And you thought it was cold by you? This photo is taken the romfea.gr site. Here is the google-translate edition.
Ironically enough today is the Slava of a good friend of ours who is a lawyer, whose job it is to prevent people from being taken into bondage and it is to St. Peter that we pray for those in bondage.
For three centuries the Chains were kept in Jerusalem, and those afflicted with illness and approached them with faith received healing. Patriarch Juvenal (July 2) presented the Chains to Eudokia, wife of the emperor Theodosius the Younger, and she in turn transferred them from Jerusalem to Constantinople in either the year 437 or 439.
Eudokia sent one Chain to Rome to her daughter Eudokia (the wife of Valentinian), who built a church on the Esquiline Hill dedicated to the Apostle Peter and placed the Chains in it. There were other Chains in Rome, such as that which had bound the saint during his nine month imprisonment in the Mamertine Prison near the Forum, with which the Apostle Peter was shackled before his martyrdom under the Emperor Nero. These were also placed in the church. It is said that when the pope compared the two Chains, they miraculously fused together into one unbreakable series of links. Because of this miracle, Empress Eudokia built the Basilica of Saint Peter in Chains (San Pietro in Vincoli), and dedicated it to the apostle in the year 442. The relic is now kept in a golden urn beneath the high altar, close to the famous statue of Michelangelo’s Moses.
The basilica has undergone several restorations and rebuildings, including a restoration by Pope Adrian I, a rebuilding by Pope Sixtus IV and another by Pope Julius II. There was also a renovation in 1875. Some modernizations were made at that time.
Michelangelo’s Moses, which dates from 1515, is the most notable piece of artwork in the basilica. Originally intended as part of a 40-statue funeral monument for Pope Julius II, Moses became the Pope’s funeral monument and tomb in his family’s church.
Further, Arator, Subdeacon of the Roman Church in the sixth century, wrote that the Chains wherewith Peter was bound at Jerusalem, or certainly some of them, were preserved at Rome in his own time, and consequently the veneration of Peter’s Chains greatly increased; especially when, as we learn from other records of the Church of Rome, a basilica was built by the younger Eudokia, wife of Valentinian III, on the Esquiline Hill, under the name of Saint Peter in Chains. This temple, or a re-building of it, was dedicated on August 1st, whence the day was placed in the Roman Calendar as the Feast of Saint Peter’s Chains, afterwards called in England Lammas Day, from the custom of offering loaves of bread made from the first-gathered grain of the year, in thanksgiving from the beginning of the harvest. And, because of his Chains, this holy Apostle is often invoked for those in bondage.
Read more here.
An interesting quote I found on Orrologion’s page (here). Does the same apply to literature? Just found out both JD Salinger and Howard Zinn passed away yesterday.
“When we hear singing, let us be moved with love towards God; for those who love God are touched with a holy joy, a divine emotion and a tenderness which brings them to tears when they listen to beautiful harmony, whether the songs are profane or spiritual.”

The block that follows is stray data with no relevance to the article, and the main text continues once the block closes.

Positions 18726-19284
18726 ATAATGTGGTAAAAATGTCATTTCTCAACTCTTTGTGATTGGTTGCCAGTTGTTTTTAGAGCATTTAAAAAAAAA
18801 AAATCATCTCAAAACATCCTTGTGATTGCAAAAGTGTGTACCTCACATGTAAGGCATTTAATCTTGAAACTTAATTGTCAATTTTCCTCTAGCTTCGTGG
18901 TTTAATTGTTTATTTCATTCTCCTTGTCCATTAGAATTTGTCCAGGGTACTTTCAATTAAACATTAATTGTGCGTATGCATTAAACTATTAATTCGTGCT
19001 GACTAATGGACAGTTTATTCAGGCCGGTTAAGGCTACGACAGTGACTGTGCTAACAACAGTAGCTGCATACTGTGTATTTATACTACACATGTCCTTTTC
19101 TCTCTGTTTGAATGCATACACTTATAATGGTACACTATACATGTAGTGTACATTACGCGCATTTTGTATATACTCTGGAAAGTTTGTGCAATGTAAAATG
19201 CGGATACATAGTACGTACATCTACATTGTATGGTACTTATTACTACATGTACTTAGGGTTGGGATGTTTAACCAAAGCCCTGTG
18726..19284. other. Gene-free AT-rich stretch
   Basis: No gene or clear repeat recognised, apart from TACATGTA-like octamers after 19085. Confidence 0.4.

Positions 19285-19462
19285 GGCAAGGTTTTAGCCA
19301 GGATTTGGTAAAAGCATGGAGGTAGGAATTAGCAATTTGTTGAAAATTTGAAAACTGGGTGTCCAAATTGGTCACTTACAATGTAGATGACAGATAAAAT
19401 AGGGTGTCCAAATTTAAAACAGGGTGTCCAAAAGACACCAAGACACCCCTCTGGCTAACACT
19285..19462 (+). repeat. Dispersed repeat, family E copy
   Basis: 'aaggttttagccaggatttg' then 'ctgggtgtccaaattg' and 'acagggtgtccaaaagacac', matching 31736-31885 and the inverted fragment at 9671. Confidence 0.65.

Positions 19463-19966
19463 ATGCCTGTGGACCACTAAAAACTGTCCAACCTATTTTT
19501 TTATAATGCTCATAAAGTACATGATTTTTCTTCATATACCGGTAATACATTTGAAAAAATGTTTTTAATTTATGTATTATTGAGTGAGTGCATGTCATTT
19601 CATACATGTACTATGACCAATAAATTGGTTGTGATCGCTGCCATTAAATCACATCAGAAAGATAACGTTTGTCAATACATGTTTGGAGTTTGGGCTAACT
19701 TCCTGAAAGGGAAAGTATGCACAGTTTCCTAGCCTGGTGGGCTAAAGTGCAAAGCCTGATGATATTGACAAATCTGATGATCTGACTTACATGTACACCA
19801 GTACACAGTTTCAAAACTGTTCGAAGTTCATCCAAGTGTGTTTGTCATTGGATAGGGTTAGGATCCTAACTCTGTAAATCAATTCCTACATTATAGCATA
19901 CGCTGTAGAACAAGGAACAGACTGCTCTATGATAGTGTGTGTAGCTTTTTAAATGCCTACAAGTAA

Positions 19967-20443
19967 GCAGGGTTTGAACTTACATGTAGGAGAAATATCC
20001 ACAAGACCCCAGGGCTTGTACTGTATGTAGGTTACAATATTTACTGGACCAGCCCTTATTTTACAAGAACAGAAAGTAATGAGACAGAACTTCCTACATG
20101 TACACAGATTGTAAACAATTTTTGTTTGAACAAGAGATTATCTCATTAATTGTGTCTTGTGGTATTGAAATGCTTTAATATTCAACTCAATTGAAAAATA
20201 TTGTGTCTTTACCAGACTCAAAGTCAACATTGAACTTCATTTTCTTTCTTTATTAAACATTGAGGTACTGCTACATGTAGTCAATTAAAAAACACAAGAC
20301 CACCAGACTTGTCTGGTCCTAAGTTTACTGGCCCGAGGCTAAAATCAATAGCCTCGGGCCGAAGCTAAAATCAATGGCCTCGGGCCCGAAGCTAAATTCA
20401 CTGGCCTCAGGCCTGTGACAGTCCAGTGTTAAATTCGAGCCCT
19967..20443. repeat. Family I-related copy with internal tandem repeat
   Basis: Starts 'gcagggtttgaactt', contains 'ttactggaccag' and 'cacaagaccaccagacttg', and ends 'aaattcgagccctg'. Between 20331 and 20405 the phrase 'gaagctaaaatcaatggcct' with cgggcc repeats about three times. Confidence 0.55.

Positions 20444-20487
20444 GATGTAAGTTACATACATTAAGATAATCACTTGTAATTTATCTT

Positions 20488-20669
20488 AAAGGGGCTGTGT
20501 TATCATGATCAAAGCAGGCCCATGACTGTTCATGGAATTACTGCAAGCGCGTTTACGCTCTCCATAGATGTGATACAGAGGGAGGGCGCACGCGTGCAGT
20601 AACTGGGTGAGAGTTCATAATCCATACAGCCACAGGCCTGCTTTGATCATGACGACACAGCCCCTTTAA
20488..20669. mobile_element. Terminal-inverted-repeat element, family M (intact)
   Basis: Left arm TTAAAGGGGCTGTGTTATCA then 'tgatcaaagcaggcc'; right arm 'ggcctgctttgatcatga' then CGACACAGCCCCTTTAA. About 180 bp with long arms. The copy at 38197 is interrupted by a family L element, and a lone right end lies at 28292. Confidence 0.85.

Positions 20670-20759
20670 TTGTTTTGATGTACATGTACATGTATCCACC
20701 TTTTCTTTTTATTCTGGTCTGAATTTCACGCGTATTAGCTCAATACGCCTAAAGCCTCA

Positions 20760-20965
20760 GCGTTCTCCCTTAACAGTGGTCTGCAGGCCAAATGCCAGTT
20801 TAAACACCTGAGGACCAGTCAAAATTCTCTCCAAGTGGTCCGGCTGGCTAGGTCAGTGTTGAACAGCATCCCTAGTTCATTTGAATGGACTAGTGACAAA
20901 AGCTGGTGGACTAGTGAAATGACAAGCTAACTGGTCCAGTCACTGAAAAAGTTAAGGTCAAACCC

St. John of the Ladder
Tomorrow is certainly one of the holiest days in the Serbian calendar. We commemorate Saint Sava, the first Archbishop of Serbia. His feast falls only days after the election of the forty-fifth Archbishop of Pec, Metropolitan of Belgrade-Karlovci and Serbian Patriarch. And in his homily on Saturday at his installment in Belgrade, His Holiness Patriarch Irinej spoke of the great need he will have in invoking the holy Saints of which our Serbian people have not, thank God, lacked. Rather, we have many beautiful examples of faith and sacrifice among our people. He continued:
“…And this is St. Sava in the first place. He is the one who drew for us our path. Christ’s path. The way of St. Sava (Светосавски пут). And we have no other path to seek; [to wonder] which way should we go. He traced for us the path to Christ, to righteousness, to truth and has only left us with the task of putting enough effort so that we might follow that path….”
Among the many miracle stories coming from Haiti is also this one about a 11 day old baby:
A baby who was just 11 days old when the Haiti earthquake struck has become one of its most amazing survival stories.
No one believed that Elisabeth Joassaint could have lived as the family home was crushed by the weight of its upper storey.
It was a full seven days later that a French rescue team returned to the ruins to search for the baby’s body – and heard faint cries. Incredibly, Elisabeth was alive in a tiny hollow beneath the devastation, still lying on the bed where her mother Michelene had placed her moments before the quake hit on January 12.
Yesterday Mrs Joassaint, 22, sat in the shade of a makeshift tented hospital, clutching Elisabeth and giving thanks for what she called ‘a miracle and the mercy of God.’
Her husband Michelet, 47, said : ‘Everybody knew the baby was dead, except the Lord. This wasn’t the way Jesus wanted the baby to die.’
Mrs Joassaint said she had just fed Elisabeth and laid her down when the quake struck. She tried desperately to save her baby but was forced back as walls collapsed around her.
The grieving couple were living on a football field when a messenger from the French team arrived to say Elisabeth was alive and they were working to free her.
‘I just cried and ran to my baby,’ Mrs Joassaint said, ‘I just could not believe she had been spared or that one so new to life, with so little strength, could have survived the collapsing walls with no injury at all.’